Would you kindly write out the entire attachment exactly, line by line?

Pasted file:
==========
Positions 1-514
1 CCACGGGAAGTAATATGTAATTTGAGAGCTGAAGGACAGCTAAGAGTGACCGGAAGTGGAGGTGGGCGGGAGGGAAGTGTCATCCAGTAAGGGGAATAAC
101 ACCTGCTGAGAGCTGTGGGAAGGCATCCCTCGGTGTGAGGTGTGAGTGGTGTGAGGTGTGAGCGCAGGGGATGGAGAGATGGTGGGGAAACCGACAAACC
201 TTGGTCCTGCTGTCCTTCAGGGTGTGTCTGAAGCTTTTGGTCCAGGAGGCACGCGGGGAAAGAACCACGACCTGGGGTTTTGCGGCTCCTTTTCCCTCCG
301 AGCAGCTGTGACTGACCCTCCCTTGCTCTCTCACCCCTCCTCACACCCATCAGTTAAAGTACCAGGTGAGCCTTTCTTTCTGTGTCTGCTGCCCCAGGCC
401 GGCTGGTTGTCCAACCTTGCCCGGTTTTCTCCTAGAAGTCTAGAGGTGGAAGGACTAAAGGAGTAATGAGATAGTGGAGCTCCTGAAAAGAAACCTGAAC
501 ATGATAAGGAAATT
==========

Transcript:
Positions 1-514
1 CCACGGGAAGTAATATGTAATTTGAGAGCTGAAGGACAGCTAAGAGTGACCGGAAGTGGAGGTGGGCGGGAGGGAAGTGTCATCCAGTAAGGGGAATAAC
101 ACCTGCTGAGAGCTGTGGGAAGGCATCCCTCGGTGTGAGGTGTGAGTGGTGTGAGGTGTGAGCGCAGGGGATGGAGAGATGGTGGGGAAACCGACAAACC
201 TTGGTCCTGCTGTCCTTCAGGGTGTGTCTGAAGCTTTTGGTCCAGGAGGCACGCGGGGAAAGAACCACGACCTGGGGTTTTGCGGCTCCTTTTCCCTCCG
301 AGCAGCTGTGACTGACCCTCCCTTGCTCTCTCACCCCTCCTCACACCCATCAGTTAAAGTACCAGGTGAGCCTTTCTTTCTGTGTCTGCTGCCCCAGGCC
401 GGCTGGTTGTCCAACCTTGCCCGGTTTTCTCCTAGAAGTCTAGAGGTGGAAGGACTAAAGGAGTAATGAGATAGTGGAGCTCCTGAAAAGAAACCTGAAC
501 ATGATAAGGAAATT